Package and Accessories
Just like any other top-end graphics card from ASUS, this one comes in a really huge box:
It has a carry handle for you to take it home. There is a picture of King Kong on the cover of the box because the software bundle includes the appropriate game. There box still has a flap, but there is no window under it so that you could take a look at the card without taking it out of the package. Inside the colorful wrapping, there is a white cardboard box. The accessories are placed in the compartments and the graphics card itself is firmly fixed in foam rubber to avoid damage during transportation. Here’s the list of accessories supplied with the card:
- Molex → PCI Express power adapter
- YPbPr splitter
- Two DVI-I → D-Sub adapters
- Installation guide
- Pouch for CDs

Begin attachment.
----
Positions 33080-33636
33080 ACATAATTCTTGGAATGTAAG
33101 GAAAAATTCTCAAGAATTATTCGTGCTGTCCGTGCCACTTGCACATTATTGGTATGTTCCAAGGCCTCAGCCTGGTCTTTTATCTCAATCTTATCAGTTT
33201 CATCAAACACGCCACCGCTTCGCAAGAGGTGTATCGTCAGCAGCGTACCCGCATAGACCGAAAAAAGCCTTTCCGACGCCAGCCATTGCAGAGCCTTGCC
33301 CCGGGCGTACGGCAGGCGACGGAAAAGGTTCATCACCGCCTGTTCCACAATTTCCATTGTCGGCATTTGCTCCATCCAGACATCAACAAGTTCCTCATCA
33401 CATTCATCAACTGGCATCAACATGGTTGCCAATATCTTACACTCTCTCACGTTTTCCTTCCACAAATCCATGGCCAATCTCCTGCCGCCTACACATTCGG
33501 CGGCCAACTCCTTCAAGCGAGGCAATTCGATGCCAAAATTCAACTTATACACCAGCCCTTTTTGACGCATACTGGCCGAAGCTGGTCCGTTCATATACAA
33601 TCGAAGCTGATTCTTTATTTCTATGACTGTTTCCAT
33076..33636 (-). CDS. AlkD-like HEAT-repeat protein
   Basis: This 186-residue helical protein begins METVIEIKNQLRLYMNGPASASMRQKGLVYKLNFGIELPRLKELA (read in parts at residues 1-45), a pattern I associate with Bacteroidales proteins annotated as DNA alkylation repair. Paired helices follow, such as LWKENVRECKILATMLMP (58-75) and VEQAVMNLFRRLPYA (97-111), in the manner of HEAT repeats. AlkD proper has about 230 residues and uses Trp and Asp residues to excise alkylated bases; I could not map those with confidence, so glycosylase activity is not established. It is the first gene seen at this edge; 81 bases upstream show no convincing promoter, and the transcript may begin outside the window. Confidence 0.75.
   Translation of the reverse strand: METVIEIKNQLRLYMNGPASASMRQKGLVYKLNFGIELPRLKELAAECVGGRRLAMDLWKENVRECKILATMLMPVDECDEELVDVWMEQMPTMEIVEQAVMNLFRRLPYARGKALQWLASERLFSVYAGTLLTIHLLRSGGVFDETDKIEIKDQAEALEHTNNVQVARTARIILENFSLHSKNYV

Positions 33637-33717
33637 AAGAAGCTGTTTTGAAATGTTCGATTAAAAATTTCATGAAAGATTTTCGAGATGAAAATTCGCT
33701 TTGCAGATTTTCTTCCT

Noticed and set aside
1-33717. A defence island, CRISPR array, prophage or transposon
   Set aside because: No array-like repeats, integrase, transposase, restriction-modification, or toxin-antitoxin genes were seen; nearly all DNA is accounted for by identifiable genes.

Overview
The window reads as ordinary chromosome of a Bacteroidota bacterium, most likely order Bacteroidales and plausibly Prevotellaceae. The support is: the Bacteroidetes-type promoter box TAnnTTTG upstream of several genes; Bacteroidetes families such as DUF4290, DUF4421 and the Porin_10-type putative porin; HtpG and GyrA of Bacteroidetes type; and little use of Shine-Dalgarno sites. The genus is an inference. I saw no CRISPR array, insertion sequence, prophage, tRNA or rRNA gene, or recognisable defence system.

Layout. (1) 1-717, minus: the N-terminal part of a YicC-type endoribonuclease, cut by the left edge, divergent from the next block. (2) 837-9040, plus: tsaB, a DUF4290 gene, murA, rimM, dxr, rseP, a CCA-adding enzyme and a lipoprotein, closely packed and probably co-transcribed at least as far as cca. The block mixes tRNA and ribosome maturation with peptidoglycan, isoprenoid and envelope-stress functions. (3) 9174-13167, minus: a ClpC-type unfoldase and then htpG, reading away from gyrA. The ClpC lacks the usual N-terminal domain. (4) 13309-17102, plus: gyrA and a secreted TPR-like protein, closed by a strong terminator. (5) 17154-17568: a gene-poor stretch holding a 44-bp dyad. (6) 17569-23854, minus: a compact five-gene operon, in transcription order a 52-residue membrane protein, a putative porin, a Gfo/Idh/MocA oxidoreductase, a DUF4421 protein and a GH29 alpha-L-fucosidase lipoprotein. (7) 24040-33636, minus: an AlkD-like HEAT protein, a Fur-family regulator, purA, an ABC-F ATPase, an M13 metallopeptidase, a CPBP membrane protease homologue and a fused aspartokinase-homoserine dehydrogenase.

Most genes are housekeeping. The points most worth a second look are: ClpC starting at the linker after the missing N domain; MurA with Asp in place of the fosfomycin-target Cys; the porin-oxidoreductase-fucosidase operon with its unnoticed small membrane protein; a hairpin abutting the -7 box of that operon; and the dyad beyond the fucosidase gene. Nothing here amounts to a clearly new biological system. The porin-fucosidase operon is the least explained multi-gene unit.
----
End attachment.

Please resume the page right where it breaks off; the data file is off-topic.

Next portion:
- CD with ASUS’ drivers
- CD with a full version of the user manual
- DVD with Peter Jackson’s King Kong
- DVD with Project: Snowblind
This doesn’t look gorgeous even in comparison with the ASUS EAX1900XTX, not to mention the EAX1800XT TOP, although this is a premium-class product! Perhaps ASUS tried to reduce the card’s cost, which is of course good, but there’s no trace of luxury associated with the ASUS brand left here. They didn’t even include S-Video and RCA cables for connecting to TV-sets. This doesn’t seem right for a solution of that class, yet some users may think it good that they don’t have to pay extra for games and accessories they will never use.
All senior models in the GeForce 7 family are manufactured by Nvidia’s order at Foxconn and do not differ from the reference samples, so Nvidia’s partners don’t have too many ways to differentiate their products to appeal to the potential customer. They can only experiment with the packaging and accessories or install an original cooling system. The latter is rather rare among top-end cards, and the ASUS EN7950GX2 isn’t going to make an exception. Developing an original cooler that would cope with a GeForce 7950 GX2 with its cramped dual-PCB design is a daunting task and would also make the end product more expensive.
As for compatibility, ASUS’ website is more optimistic than Nvidia’s and lists 21 mainboards from ASUS alone.